It is important to know how the ‘bounties’ of migration (remittances, gifts, loans, and contacts) are distributed across villages, neighbourhoods, and family members (for instance, who collects remittances: the wife, brother, or father of the migrant?). This knowledge matters and those working in relief, reconstruction, and rehabilitation need to be aware that post-disaster assistance flows are dependent on political and economic channels, at times the same political and economic channels of which migration flows are dependent on.
2. Villages are not communities
Learning from previous disasters, most development agencies now agree that the concept of community is central to relief, reconstruction, and rehabilitation efforts. In fact, most agencies try to use a community-based and community-driven approach for the road to recovery.
Yet, often these same agencies fail to engage with local social, political and economic institutions. As I witnessed in PaK, pressed for time as well as for results and many times with a short mandate, these agencies overlooked local geographies of power.
This failure was not only due to logistical issues, but also related to the interests and priorities of these agencies; for instance, quite a few NGOs and UN staff were there only for relief operations and left within a year. Agencies portrayed communities as static, simple, and identical, where a one-size-fits-all approach could be implemented – they simplified the field. So often they equated ‘community’ with ‘village’.
This subtle orientalist imprint of the South Asian ‘village community’, the image of an ideal-type community, geographically delineated, autonomous, and naturally self-regulating, led them to ignore the underlying power structures. Before and after the earthquake, caste, kin, and family relationships were continuously important arenas of struggle to access different forms of capital.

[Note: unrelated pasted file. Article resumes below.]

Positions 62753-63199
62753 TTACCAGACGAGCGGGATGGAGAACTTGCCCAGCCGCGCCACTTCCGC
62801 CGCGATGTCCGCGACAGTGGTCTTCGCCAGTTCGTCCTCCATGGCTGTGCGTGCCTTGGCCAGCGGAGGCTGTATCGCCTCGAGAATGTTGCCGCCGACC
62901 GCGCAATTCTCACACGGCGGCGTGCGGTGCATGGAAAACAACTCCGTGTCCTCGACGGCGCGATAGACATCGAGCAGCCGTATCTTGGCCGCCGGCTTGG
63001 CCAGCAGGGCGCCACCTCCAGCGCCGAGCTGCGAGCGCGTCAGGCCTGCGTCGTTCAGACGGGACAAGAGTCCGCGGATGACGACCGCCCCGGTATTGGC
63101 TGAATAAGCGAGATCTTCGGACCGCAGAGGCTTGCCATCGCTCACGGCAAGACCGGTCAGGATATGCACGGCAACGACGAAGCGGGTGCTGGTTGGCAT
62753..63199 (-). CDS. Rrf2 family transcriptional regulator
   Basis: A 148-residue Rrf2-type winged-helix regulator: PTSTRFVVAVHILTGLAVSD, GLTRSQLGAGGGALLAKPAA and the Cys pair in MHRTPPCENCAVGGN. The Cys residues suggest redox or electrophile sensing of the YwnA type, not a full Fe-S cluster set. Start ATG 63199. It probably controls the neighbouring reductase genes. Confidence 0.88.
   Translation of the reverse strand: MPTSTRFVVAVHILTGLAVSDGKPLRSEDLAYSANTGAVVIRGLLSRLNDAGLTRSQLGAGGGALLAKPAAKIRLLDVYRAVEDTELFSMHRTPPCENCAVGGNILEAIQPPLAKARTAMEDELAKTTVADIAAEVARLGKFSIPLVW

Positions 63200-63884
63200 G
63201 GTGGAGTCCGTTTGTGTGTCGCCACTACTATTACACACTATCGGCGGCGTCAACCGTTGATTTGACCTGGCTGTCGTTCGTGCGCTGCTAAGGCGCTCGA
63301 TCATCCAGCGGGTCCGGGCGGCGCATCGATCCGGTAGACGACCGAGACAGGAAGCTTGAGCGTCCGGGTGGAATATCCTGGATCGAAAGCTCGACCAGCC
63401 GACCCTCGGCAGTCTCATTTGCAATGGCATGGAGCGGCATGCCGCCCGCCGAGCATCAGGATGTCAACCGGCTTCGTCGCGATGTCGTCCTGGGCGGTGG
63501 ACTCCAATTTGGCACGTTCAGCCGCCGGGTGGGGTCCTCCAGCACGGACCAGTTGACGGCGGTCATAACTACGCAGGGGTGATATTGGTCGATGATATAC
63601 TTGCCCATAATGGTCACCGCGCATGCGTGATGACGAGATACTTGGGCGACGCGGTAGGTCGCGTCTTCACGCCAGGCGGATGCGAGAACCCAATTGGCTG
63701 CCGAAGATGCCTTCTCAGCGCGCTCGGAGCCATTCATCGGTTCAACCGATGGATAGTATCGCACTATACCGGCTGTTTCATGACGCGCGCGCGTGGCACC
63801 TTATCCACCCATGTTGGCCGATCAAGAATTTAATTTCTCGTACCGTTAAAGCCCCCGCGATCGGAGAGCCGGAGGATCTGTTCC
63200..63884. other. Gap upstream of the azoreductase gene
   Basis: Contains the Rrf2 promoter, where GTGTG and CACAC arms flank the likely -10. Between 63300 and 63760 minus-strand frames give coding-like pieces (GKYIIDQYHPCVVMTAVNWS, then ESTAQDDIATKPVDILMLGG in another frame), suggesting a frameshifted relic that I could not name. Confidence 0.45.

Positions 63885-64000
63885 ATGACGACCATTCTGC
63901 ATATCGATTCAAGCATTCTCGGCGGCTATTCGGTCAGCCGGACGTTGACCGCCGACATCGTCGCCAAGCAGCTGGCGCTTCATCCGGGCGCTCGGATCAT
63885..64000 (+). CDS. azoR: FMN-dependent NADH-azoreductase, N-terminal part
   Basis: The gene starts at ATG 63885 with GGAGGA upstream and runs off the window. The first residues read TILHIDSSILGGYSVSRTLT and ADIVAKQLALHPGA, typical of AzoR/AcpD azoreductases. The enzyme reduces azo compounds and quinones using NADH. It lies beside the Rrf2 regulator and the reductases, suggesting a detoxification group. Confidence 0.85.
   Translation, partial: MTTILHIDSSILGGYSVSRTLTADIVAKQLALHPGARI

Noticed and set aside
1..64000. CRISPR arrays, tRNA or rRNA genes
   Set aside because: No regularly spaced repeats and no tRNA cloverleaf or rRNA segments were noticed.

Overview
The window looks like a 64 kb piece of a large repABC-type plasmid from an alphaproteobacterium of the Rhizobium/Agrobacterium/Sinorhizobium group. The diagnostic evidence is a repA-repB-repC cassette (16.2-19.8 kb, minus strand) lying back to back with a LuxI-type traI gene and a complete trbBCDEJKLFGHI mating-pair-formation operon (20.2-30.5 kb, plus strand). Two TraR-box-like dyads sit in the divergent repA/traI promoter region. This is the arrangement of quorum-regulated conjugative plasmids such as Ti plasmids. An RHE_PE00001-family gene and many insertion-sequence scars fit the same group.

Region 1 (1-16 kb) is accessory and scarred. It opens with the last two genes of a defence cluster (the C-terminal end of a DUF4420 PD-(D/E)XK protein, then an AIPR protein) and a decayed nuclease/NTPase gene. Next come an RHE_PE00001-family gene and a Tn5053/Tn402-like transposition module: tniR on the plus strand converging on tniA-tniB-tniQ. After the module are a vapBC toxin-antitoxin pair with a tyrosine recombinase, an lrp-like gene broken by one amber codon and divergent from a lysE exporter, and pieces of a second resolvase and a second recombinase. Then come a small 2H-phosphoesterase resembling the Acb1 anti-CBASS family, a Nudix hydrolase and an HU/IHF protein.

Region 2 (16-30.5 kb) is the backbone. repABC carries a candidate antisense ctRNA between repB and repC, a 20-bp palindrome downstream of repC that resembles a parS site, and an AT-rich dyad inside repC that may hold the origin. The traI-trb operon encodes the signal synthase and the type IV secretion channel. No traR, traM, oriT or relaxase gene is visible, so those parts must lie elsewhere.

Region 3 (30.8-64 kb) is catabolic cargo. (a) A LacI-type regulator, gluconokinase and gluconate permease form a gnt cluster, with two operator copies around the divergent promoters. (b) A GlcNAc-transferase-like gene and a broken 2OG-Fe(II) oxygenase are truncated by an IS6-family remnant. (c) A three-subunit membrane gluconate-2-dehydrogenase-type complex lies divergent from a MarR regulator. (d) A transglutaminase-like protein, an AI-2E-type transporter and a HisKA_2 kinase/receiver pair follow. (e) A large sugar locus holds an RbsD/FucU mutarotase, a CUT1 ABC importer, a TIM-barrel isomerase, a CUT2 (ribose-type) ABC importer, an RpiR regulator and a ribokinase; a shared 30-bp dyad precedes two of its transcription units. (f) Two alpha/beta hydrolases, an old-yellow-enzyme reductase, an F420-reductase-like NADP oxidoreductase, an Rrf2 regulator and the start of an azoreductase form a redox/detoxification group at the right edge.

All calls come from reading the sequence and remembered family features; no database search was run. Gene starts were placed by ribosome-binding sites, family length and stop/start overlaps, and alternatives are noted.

Agencies inadvertently contributed in maintaining or even exacerbating the exclusion and marginalisation of certain groups, by overlooking networks of patronage embedded in local social hierarchies. This was visible in both relief and reconstruction stages, where development agencies largely ignored caste and kinship networks, despite most of their work being community-based or community-driven.
3. Working through destroyed local governments is challenging, but essential in the long-term
There is an assumption that local government cannot handle being in charge of relief and reconstruction tasks because its buildings and people are themselves damaged or destroyed. But if, on the one hand, local governments have little capacity and (maybe) knowledge for relief and reconstruction, on the other hand, development agencies (be they state or non-governmental) have little knowledge of the local and are not going to live there forever.
There has been a recent call for development agencies to engage in politically smart, locally-led development, and make a bigger effort towards understanding local governance institutions. Agencies now accept the fact that local institutions need to part of all stages all the time. Still, they struggle with accepting that local government should be in charge of relief and reconstruction.
In Pakistan, during a military dictatorship, local government was excluded in relief and reconstruction plans, with most agencies, including the UN, deciding to work with the military instead of local democratic institutions. Rather than helping weak democratic institutions, they marginalised them further.
Anyone currently working in the reconstruction and rehabilitation of Nepal’s rural communities needs to be aware of how easy it is to ignore the local – local governance institutions, local social hierarchies, local networks; and they should be conscious that by doing so they’re not being neutral, they’re exacerbating exclusion.